Physical condition of the estate has fluctuated over the last 3 years between 66% and 71% in condition A or B. Completion of new facilities such as Forth Valley Royal Hospital and the new State Hospital have helped to improve overall condition but this is counteracted with new surveys that have identified further deterioration of the existing estate since their last survey. 20% of NHS Board's property assets were re-surveyed in 2012/13.

NHS Boards' estates in the worst overall condition are actively planning improvements to overcome this problem. This includes:

  • NHS Dumfries & Galloway is planning an ambitious change programme based around the re-provision of its acute hospital.
  • NHS Grampian has plans to invest directly in the reduction of backlog maintenance as well as rationalise its redundant properties.
  • NHS Highland is planning to redevelop Argyll & Bute Hospital and Raigmore Hospital, and to replace Bandenoch & Strathspey Hospital, Skye Hospital, and Bedford Hospital.
  • NHS Orkney is planning to replace its hospital and main primary care centre, which accounts for over 50% of its estate.

Quality

Quality (percentage in A or B)

This indicator is influenced by other indicators such as the quality of the internal environment, physical condition and functional suitability. It is a relatively new indicator which has taken time to be adopted across NHSScotland's estate, hence the 2013 indicator of 65% in A or B for Quality is perhaps a more accurate reflection than previous years. It also appears more aligned to the physical condition KPI.

Patient Rating of the Hospital Environment

Patient Rating of the Hospital Environment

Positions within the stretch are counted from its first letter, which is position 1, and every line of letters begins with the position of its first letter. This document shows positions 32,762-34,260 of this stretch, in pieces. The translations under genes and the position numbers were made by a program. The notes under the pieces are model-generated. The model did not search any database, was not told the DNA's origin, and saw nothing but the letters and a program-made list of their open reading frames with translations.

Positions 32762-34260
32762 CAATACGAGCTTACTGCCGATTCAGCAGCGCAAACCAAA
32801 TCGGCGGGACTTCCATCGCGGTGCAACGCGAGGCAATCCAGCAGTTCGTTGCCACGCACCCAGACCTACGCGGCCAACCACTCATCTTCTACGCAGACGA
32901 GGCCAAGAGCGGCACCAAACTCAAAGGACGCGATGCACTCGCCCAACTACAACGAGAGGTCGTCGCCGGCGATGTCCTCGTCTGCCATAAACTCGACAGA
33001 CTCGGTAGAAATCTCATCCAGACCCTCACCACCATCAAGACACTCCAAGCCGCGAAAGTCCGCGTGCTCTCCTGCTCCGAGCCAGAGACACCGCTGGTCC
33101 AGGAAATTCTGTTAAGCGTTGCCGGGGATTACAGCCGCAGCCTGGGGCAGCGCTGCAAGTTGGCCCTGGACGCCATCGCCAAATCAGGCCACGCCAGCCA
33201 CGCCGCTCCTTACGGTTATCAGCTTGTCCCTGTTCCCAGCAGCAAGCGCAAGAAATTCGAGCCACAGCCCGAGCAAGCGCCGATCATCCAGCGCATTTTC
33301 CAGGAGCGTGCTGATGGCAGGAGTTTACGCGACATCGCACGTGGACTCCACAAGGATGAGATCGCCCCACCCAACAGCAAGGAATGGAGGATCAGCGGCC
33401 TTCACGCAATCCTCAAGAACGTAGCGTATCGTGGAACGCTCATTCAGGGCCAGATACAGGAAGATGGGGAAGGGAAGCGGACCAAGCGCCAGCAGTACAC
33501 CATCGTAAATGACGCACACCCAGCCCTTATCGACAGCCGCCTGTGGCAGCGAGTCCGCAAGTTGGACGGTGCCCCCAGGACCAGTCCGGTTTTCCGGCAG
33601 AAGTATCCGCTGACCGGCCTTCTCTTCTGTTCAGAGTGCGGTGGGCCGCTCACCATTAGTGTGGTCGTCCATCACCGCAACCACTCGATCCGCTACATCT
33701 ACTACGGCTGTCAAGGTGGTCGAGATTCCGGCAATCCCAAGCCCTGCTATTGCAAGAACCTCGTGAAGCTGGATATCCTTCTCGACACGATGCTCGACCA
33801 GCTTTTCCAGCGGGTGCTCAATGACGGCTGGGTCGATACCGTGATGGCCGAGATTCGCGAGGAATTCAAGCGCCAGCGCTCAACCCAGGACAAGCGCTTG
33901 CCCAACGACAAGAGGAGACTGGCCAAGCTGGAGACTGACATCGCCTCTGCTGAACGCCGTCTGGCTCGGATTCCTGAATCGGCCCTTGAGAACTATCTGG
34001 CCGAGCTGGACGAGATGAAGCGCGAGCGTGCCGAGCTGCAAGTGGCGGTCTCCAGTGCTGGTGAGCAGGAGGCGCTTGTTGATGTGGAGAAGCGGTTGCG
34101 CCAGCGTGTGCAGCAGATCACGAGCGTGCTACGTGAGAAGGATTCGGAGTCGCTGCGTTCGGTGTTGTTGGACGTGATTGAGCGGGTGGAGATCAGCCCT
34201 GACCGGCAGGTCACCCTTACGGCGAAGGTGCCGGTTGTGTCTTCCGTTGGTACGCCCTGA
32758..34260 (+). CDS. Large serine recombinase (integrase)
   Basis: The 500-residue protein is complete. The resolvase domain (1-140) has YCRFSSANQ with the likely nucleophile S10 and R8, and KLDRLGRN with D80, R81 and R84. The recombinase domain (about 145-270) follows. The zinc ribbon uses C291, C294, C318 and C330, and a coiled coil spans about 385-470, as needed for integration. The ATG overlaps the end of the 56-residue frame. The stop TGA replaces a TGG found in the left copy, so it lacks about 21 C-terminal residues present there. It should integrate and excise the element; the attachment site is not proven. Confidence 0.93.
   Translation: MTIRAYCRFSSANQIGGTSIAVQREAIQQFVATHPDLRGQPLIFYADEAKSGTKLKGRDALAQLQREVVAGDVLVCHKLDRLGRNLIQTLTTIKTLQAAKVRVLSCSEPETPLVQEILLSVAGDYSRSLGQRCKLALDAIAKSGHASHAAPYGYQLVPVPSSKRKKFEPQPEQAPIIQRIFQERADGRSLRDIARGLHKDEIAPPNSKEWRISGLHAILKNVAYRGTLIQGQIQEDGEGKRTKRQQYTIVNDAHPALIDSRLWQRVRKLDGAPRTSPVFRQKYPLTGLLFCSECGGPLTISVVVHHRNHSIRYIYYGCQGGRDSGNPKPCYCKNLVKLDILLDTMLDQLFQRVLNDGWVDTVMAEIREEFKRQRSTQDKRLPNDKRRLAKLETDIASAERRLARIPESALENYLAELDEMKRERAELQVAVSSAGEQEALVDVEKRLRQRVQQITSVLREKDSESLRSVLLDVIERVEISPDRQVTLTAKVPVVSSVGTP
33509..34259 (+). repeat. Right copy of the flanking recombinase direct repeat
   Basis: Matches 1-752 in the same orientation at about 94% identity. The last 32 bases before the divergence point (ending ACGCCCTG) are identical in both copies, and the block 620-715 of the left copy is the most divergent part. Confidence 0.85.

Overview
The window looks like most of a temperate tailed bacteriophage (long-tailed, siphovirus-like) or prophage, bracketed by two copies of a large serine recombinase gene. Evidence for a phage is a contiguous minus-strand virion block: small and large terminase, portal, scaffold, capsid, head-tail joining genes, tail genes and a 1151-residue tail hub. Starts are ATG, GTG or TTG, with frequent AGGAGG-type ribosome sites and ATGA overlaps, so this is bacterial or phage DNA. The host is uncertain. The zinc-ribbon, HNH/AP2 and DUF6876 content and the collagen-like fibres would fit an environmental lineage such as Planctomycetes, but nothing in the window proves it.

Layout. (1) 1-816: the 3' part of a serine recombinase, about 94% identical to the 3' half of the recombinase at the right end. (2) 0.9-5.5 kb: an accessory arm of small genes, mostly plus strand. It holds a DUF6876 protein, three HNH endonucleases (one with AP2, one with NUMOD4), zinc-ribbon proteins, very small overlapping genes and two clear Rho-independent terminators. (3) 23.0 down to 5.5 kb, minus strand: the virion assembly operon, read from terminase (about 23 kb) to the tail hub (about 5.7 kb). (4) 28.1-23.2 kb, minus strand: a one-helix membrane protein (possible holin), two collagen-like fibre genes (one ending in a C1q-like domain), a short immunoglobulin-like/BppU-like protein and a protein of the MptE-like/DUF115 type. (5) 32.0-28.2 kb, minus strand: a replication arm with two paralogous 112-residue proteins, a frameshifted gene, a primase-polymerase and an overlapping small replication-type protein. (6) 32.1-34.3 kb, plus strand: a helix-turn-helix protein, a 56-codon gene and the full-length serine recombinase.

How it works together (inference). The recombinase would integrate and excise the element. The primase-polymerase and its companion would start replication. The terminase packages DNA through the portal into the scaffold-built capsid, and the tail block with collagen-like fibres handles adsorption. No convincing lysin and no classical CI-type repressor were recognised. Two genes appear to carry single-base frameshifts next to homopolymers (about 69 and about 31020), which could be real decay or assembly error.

This is the sole indicator taken from NHSScotland's patient questionnaire survey and has recently seen a 2 percentage point improvement in the patient's opinion on the hospital environment, with a positive rating now above 84%.

Properties less than 50 Years Old

Properties less than 50 Years Old

This indicator highlights the challenge faced by NHSScotland in that whilst there continues to be significant investment made in its property assets there has been a drop in 2013 in the proportion of the estate less than 50 years old. Over 1.25m sq.m of NHS Board accommodation is now over 50 years old.

NHS Boards with a larger proportion of their estate over 50 years old are making the following plans to address this challenge:

  • Completion of NHS Greater Glasgow & Clyde's New South Glasgow Hospitals project will replace 243,000sq.m of older estate with new, modern facilities.
  • NHS Lothian are embarking on several replacement programmes including a new Royal Hospital for Sick Children.
  • NHS Grampian's disposal strategy will remove some of its older properties.
  • NHS Shetland are working on a medium to long term plan for the Acute hospital estate

PAMS Quality Checklist Overall Score (max score 100)

PAMS Quality Score

NHS Boards have steadily improved the quality and content of their Property & Asset Management Strategies and now, in general, provide a clearer link between their Boards' clinical strategy and their investment plans necessary to bring about service change and improvement. These results are also influenced by a more challenging assessment process which focuses on continued improvement in the strategic planning of all of NHSScotland's assets.

Overall percentage compliance score from SCART

Overall SCART Score

SCART is a self-assessment tool that indicates general compliance with policies and procedures related to property aspects of statutory compliance. While there has been an improvement in score between 2012 and 2013 it is still below the 2011 score. The main reason appears to be that initially assessments in 2011 concentrated on high priority areas, such as inpatient accommodation, whereas, as further assessments have covered the remaining estate more non-compliance issues have been identified.